The collective bargaining agreement mandates that college players, if unsigned by Aug. 15 of their graduation year, are rendered unrestricted free agents. With that kind of leverage looming out there, NHL clubs, rather than getting backed into a negotiating corner with 22- and 23-year-olds, will be far more motivated to turn kids pro a year or two ahead of that strike date.
Pro teams will do everything they can to avoid losing their draft picks to free agency. They will try to sign players immediately. Players have powerful incentives to sign, too: the NHL-mandated rookie cap expires three years after a player signs, and the free agency clock starts ticking soon after that player arrives in the NHL. Previously it was largely based on age. That's how Jeff Tambellini went from 100% staying to 100% gone over the course of two weeks--there really were powerful economic forces pushing him out the door.
I expect a lot more Andy Hilberts in the future. Remember when Boston had Hilbert "pencilled in" their opening day lineup four years ago? Well, pencils have orange rubbery things on them:
Four years into his tenure with the Bruins (most of it in Providence), Andy Hilbert has asked for a trade. ''He's asked to be moved," confirmed Boston GM Mike O'Connell, ''and I've told him we'll do our best to accommodate him." Hilbert had 79 points in 79 games with the Baby B's last season, and has played only 43 games with the varsity since leaving Michigan early for his shot at the show.
Would Hilbert's career have been any less spectacular had he stayed another season or two at Michigan? Probably not. It would be hard to do less in the NHL than Andy Hilbert. But he wanted to go and Boston wanted him to come, and there you have it. Four years in Providence, Rhode Island, getting paid a fraction of his contract (they're two-way, dontcha know) to play in the AHL. That's where I suggest getting season tickets if you want to see Michigan seniors in action: the AHL.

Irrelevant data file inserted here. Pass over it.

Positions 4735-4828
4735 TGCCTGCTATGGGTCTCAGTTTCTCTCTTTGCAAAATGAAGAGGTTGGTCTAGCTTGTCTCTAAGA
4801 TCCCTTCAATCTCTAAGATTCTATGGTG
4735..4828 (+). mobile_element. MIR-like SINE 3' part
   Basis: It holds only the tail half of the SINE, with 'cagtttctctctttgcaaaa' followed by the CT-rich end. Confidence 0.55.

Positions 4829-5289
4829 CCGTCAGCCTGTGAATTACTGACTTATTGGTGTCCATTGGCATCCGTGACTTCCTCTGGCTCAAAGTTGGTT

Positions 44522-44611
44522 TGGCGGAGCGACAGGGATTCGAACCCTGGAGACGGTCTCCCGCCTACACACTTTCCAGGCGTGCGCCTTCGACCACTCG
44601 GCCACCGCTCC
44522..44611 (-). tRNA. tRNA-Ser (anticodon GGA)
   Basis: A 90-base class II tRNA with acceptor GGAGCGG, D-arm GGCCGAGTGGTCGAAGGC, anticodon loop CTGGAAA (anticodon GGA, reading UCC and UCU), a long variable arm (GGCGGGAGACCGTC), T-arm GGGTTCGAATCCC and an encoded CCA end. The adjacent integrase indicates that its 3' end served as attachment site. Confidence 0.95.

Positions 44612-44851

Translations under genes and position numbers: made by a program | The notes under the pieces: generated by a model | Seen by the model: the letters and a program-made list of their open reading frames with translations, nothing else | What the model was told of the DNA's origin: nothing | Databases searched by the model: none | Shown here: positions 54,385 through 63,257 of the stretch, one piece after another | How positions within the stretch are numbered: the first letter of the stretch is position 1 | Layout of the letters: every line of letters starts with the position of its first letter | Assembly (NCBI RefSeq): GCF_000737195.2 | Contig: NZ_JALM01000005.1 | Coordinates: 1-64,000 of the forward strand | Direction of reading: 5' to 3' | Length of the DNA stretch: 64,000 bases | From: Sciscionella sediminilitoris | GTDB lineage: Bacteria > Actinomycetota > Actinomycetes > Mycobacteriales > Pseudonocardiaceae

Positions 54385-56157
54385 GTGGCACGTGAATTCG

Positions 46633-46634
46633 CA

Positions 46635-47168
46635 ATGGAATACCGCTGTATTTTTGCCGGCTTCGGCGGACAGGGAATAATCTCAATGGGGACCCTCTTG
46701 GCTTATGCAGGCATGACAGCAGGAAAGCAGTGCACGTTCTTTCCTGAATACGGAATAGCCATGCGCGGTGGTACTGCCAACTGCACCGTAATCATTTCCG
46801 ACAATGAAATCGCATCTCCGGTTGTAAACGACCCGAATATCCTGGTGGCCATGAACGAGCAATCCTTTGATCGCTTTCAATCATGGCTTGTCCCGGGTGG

Bonus depression note! Junior forward Mike Brown is probably gone. Mysterious USCHO poster "woogie," who correctly forecast the unexpected departure of Dwight Helminen, has resurfaced and claimed that Vancouver has signed Brown. Given the track record of both Woogie and rumors of Michigan hockey departures in general, I figure that there's a 99% chance Brown is the new Hilbert.
Impact? Let's just say I won't be mailing Jeff Tambellini's dad more than one or two dead cats. Brown was a penalty magnet last year in the new no-obstruction (and sometimes no-check) NCAA, and the same people who always say dumb things about muckers like Brown and how the NCAA game is "not suited" to their skills are saying them again. Given that Michigan has an abundance of similar forwards coming in, his loss isn't extensively painful. The third line probably got marginally worse.
The Brown signing does presage really nasty things in the future. Brown is a mid-level prospect coming off a terrible year. The reaction? Sign that kid up! Great. Can we get those Jenks and Czarnik kids on campus, like, now?